Clinical Hub,Patient Education,Health and Nutrition Facts For You,Transplant

Where Will my New Pancreas Come From? (6696)

Where Will my New Pancreas Come From? (6696) - Clinical Hub, Patient Education, Health and Nutrition Facts For You, Transplant


Where Will my New Pancreas Come From?

Donation after Brain Death
The most common type of organ donor is a person who suffered a head injury that caused brain
death. “Brain death” occurs when someone does not get enough oxygen. This causes the brain
to stop working. It is often due to trauma or a stroke. Doctors can tell when someone is brain
dead by testing certain reflexes controlled by the brain. They use machines that look at blood
flow to the brain. The brain controls breathing so people who are brain dead are in a hospital on
a breathing machine called a ventilator. Because of the breathing tube and certain medicines, the
person’s body can function even after brain death. This allows the heart to keep beating and
supply the pancreas and other organs with blood and oxygen until a transplant team can arrive.

Donation after Circulatory Death
Sometimes the trauma is so severe that doctors cannot save the patient’s life, but they do not
meet the measures for “brain death.” The doctors then discuss with the patient’s family whether
or not to remove life support. If the family chooses to remove life support, the machines are
turned off. The patient is allowed to die peacefully. Sometimes, these patients can be organ
donors. Transplant teams are called and are present when the life support is turned off. After the
heart stops beating and the patient is declared dead by the doctor, the transplant teams can
remove the organs. This is called Donation after Circulatory Death (DCD). Because the heart
has stopped beating in these donors, there is a lack of blood flow for a short time to the organs as
they are removed. Because of this, a pancreas from a DCD donor may sometimes take a few
days to make enough insulin to control glucose levels. The blood pancreas enzyme level may
also rise in the first few days after transplant. But, the outcomes for patients who receive a
pancreas from DCD donors are the same as with brain death donors.

“Increased Risk” Donors
You may be offered an organ from a deceased donor that is thought to be high risk for spreading
certain infections according to the 2013 Public Health Service (PHS)guidelines. Donors are
considered “increased risk” because of what the PHS deems to be a high risk behavior such as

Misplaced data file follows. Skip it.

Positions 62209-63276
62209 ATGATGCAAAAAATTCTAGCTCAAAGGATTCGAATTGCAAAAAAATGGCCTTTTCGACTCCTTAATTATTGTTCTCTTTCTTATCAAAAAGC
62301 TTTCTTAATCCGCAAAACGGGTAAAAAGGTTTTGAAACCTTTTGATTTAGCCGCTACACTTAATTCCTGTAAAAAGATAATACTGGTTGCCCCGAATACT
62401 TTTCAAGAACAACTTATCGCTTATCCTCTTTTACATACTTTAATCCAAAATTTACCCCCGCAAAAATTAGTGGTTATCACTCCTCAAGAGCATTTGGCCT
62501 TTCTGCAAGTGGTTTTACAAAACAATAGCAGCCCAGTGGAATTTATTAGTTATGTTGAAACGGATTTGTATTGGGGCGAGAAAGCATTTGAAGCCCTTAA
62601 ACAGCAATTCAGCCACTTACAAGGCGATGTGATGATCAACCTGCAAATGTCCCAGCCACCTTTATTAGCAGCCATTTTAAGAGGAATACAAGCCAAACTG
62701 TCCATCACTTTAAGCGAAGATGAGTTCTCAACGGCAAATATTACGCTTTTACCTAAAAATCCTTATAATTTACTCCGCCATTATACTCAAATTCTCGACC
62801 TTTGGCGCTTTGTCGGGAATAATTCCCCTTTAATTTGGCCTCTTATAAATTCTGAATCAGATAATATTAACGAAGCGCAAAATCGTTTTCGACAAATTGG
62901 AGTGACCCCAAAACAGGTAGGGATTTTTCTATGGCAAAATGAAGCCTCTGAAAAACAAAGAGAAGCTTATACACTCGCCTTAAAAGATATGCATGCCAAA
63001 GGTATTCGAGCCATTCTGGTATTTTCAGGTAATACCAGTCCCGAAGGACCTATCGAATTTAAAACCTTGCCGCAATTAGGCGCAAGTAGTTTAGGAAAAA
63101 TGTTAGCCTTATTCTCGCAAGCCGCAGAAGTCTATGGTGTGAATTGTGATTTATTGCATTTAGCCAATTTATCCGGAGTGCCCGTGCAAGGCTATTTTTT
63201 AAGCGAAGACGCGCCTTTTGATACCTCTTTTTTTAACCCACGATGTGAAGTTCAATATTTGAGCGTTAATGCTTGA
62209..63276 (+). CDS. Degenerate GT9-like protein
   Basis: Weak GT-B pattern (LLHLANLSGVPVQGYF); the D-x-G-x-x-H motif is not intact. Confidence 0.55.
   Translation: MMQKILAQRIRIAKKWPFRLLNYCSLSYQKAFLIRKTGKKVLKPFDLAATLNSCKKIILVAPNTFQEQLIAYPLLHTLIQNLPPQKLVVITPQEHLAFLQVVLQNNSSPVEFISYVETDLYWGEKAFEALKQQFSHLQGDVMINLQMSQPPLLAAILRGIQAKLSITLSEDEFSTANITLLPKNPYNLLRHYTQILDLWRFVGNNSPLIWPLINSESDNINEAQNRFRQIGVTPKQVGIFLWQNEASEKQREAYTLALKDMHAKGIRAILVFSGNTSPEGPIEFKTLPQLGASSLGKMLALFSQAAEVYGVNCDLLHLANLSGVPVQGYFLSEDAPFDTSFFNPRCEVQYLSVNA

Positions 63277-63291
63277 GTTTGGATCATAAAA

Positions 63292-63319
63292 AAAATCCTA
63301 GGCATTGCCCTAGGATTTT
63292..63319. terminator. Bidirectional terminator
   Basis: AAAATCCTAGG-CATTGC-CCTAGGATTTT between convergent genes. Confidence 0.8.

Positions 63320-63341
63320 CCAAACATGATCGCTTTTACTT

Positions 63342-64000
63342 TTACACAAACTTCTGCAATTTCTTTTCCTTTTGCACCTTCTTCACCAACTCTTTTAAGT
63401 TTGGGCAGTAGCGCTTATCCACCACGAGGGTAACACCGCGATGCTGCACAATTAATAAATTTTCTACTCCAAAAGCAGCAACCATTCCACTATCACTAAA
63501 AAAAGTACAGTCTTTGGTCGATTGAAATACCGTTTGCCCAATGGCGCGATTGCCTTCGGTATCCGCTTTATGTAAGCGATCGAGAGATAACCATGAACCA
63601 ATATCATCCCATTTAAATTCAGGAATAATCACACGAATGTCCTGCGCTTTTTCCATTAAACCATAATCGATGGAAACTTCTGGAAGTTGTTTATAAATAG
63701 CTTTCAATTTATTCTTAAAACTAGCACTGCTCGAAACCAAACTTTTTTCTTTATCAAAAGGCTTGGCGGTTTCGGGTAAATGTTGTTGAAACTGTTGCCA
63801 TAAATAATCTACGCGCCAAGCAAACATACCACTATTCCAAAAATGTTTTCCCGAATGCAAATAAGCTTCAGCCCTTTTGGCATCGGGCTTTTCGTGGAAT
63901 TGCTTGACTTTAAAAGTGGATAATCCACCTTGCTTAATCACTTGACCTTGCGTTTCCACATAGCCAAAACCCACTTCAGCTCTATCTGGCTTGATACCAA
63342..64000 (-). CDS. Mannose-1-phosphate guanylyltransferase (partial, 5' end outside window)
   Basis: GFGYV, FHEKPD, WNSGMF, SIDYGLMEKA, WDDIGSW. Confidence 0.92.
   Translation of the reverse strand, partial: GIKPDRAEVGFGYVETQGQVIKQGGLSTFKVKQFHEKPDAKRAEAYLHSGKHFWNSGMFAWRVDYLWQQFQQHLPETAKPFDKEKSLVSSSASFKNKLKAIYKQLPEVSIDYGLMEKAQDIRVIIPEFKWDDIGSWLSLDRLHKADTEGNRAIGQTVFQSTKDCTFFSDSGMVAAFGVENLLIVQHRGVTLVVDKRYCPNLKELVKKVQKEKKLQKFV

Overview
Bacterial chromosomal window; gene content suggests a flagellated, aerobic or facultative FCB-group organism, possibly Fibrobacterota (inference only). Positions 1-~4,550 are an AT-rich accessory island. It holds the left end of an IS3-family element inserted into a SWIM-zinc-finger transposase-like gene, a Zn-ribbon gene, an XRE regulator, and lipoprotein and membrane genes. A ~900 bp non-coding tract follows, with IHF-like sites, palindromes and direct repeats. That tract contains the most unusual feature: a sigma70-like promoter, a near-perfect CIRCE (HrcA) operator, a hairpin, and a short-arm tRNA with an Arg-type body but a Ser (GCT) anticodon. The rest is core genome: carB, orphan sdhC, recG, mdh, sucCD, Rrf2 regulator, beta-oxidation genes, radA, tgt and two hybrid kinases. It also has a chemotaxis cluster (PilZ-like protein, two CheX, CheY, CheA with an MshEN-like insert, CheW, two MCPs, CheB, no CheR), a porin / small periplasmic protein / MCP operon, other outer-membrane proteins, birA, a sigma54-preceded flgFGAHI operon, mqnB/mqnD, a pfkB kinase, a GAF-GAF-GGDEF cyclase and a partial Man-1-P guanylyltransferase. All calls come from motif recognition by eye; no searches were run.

prostitution, intravenous drug use, or homosexuality. It is not the norm to accept organs from
such donors unless we feel that the good far outweighs the would-be risk. Blood tests are done
on potential donors to look for a virus such as HIV, Hepatitis B, or Hepatitis C. No test is
perfect, and false negative results rarely occur. Using data from organ, tissue, and blood donors
we know there is a small chance, between 1 in 60,000 to 1 in 2,000,000, that an infectious agent
could be passed on. We believe that the risks of getting this type of pancreas are very small or
we would not suggest that you accept it. The transplant coordinator will inform you at the time
that the pancreas is offered if it is from an increased risk donor. You would then decide whether
to accept this type of pancreas. If you choose not to accept it, you will not lose your place on the
waiting list.

How do I choose?
Members of the transplant team can provide more information about this topic. They can help
you choose the type of transplant that may be best for your own case.

What will I be told about my donor?
Patient confidentiality laws limit how much we can tell you about your donor. We cannot tell
you the donor’s age, gender, or personal or health history. Guidelines for allocating pancreases
are set by the United Network for Organ Sharing (UNOS). The Organ Procurement
Organization (OPO) informs the UW Transplant Program when a pancreas is found and who is
number one on the UNOS list to receive it. The OPO has a thorough screening for all would-be
donors to attempt to find any illness that could affect the transplant organ or the patient who
receives it. Screening for such an illness can be limited by time constraints between the time that
the donor was injured and the organ obtained. We use our best knowledge and judgment to
attempt to ensure every organ we transplant will function and will in no way harm the patient
who receives it.

The Spanish version of this Health Facts for You is #6760.

Your health care team may have given you this information as part of your care. If so, please use it and call if you
have any questions. If this information was not given to you as part of your care, please check with your doctor. This
is not medical advice. This is not to be used for diagnosis or treatment of any medical condition. Because each
person’s health needs are different, you should talk with your doctor or others on your health care team when using
this information. If you have an emergency, please call 911. Copyright © 5/2016. University of Wisconsin Hospital
and Clinics Authority. All rights reserved. Produced by the Department of Nursing. HF#6696